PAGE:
Nunavik Inuit Perspectives on Beluga Whale Management in the Canadian Arctic

By Tyrrell, Martina | Human Organization, Fall 2008 | Go to article overview
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Nunavik Inuit Perspectives on Beluga Whale Management in the Canadian Arctic


Tyrrell, Martina, Human Organization


In the Arctic, there has long been a strong relationship between Inuit and beluga whales. As well as being considered sentient creatures, Inuit value these small white toothed whales for nutritional, economic, social, and cultural reasons. They are a staple food for many Inuit, and in the complex set of social activities that surround the hunting, butchering, and sharing of belugas, Inuit knowledge, skill, identity, and kinship are enacted and reproduced. Since the mid-1980s the Department of Fisheries and Oceans Canada (DFO) has endeavored to restore and maintain beluga populations in Nunavik, northern Quebec. In the past decade, these conservation practices have increasingly impinged on the hunting of belugas by Inuit and, by extension, the social and cultural practices within which beluga hunting is situated. While DFO regards the management of belugas as one of biological conservation, Inuit situate this management within narratives of cultural imperialism. To ensure greater involvement by Inuit in the formulation and enactment of management policy, government at all levels must become aware of the broader historical and political processes that Inuit perceive to be at the root of current management practices. As the co-management institutions of the fledgling Nunavik government take shape, can it take lessons from other more successful regimes across the North American Arctic?

Key words: beluga whales, Canada, co-management, conservation, Inuit

Introduction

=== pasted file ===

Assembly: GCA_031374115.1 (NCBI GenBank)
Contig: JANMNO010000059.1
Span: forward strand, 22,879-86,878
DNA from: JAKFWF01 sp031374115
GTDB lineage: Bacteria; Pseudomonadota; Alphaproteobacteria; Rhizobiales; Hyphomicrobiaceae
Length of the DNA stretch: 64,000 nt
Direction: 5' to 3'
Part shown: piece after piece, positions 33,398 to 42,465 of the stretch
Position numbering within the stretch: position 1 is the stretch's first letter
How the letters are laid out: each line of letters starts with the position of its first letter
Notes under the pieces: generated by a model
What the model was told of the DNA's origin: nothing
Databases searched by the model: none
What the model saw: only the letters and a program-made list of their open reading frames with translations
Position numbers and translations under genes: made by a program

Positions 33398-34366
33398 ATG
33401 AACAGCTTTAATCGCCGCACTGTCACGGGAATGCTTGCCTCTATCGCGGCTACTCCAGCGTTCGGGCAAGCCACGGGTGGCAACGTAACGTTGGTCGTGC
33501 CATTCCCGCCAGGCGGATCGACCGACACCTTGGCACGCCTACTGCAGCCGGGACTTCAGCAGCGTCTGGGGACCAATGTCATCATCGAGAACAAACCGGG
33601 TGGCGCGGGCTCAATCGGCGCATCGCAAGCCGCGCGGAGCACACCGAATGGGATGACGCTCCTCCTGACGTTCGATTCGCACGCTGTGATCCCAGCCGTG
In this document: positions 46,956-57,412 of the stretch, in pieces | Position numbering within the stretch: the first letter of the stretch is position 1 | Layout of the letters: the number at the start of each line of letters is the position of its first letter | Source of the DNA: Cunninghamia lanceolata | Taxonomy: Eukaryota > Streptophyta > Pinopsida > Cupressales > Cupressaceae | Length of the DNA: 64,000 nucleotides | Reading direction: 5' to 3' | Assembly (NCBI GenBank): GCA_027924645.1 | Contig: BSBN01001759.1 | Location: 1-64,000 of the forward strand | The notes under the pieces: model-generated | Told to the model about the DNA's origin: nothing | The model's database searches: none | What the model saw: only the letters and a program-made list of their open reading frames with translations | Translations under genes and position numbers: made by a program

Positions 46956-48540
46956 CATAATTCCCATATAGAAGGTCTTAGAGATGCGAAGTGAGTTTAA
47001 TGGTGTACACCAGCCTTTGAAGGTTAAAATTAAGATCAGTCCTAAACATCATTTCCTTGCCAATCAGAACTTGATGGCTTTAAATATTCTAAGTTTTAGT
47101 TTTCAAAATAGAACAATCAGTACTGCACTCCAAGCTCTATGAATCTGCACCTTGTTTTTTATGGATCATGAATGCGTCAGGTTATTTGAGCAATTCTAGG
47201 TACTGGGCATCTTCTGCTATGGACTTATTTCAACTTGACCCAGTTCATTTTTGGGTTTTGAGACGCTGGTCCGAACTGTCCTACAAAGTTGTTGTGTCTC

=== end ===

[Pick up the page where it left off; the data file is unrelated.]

Ranging across the circumpolar world from eastern Siberia, across Alaska and northern Canada, to Greenland, beluga whale hunting is deeply embedded in the social and cultural lives of Inuit.1 These small white whales2 are valued nutritionally and economically for their skin, blubber, meat, and internal organs, as a source of food for both people and sled dogs. The actual hunting of beluga whales is merely one aspect of a richly complex set of activities involving extended families and communities and includes the informal training and enskilment of young hunters, the preparation and maintenance of hunting tools and equipment, and the distribution, sharing, and processing of the harvest. Each of these is reliant on webs of social relationships that exist within communities, as large numbers of kin participate in and benefit from the hunt. Beyond this, beluga whales, like all Arctic animals, are accorded a sentience and sociality by Inuit, and appropriate relationships of respect must be maintained in order to ensure the continued participation of belugas in the hunt. The deep, empirical knowledge of belugas possessed by Inuit is founded on seasonal engagement with these animals within the marine environment and the sharing of knowledge and skill within the home and broader community (Tyrrell 2005). This practical knowledge of belugas is inseparable from cosmological beliefs regarding the relative roles of humans and animals in the world, and in the contemporary Arctic, there exists an evident syncretism between Christian and non-Christian beliefs about animals.

In recent decades, beluga whales have been subject to scientific research and conservation management practices. In general, the conservation of wildlife resources has been a contentious issue in the Arctic where management of resources has been viewed, variously, as essential to the maintenance of robust stocks of northern wildlife, as a threat to the cultural integrity of indigenous peoples and as a form of cultural and ideological imperialism. Across the Arctic, the emergence of cooperative (co-) management of wildlife resources has met with varying degrees of success, while land claims settlements have led to indigenous peoples' involvement in southern3 forms of management of the animals upon which their economies and cultures are based.

The conservation of marine species has faced even greater difficulties than that of many terrestrial species. Indigenous authority over the marine environment is far more fragmentary than over the terrestrial environment (Mulrennan and Scott 2001), and the more elusive nature of marine species renders consensus over population numbers and behavior far more difficult to attain.

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